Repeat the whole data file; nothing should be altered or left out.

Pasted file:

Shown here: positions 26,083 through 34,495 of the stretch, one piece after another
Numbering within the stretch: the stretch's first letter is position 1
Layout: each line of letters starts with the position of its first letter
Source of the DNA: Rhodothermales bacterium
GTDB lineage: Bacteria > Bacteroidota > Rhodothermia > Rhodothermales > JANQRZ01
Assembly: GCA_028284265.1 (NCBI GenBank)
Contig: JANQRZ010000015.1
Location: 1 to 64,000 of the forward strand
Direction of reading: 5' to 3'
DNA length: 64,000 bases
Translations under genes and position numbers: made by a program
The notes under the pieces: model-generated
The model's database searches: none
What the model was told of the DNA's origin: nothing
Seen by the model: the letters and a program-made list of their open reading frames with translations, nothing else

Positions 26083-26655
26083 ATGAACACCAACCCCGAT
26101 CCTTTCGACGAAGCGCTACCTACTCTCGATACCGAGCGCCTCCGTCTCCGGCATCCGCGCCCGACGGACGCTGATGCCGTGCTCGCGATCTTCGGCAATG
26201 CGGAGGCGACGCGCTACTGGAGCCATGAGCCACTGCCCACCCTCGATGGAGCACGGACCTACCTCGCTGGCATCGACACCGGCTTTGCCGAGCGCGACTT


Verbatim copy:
Shown here: positions 26,083 through 34,495 of the stretch, one piece after another
Numbering within the stretch: the stretch's first letter is position 1
Layout: each line of letters starts with the position of its first letter
Source of the DNA: Rhodothermales bacterium
GTDB lineage: Bacteria > Bacteroidota > Rhodothermia > Rhodothermales > JANQRZ01
Assembly: GCA_028284265.1 (NCBI GenBank)
Contig: JANQRZ010000015.1
Location: 1 to 64,000 of the forward strand
Direction of reading: 5' to 3'
DNA length: 64,000 bases
Translations under genes and position numbers: made by a program
The notes under the pieces: model-generated
The model's database searches: none
What the model was told of the DNA's origin: nothing
Seen by the model: the letters and a program-made list of their open reading frames with translations, nothing else

Positions 26083-26655
26083 ATGAACACCAACCCCGAT
26101 CCTTTCGACGAAGCGCTACCTACTCTCGATACCGAGCGCCTCCGTCTCCGGCATCCGCGCCCGACGGACGCTGATGCCGTGCTCGCGATCTTCGGCAATG
26201 CGGAGGCGACGCGCTACTGGAGCCATGAGCCACTGCCCACCCTCGATGGAGCACGGACCTACCTCGCTGGCATCGACACCGGCTTTGCCGAGCGCGACTT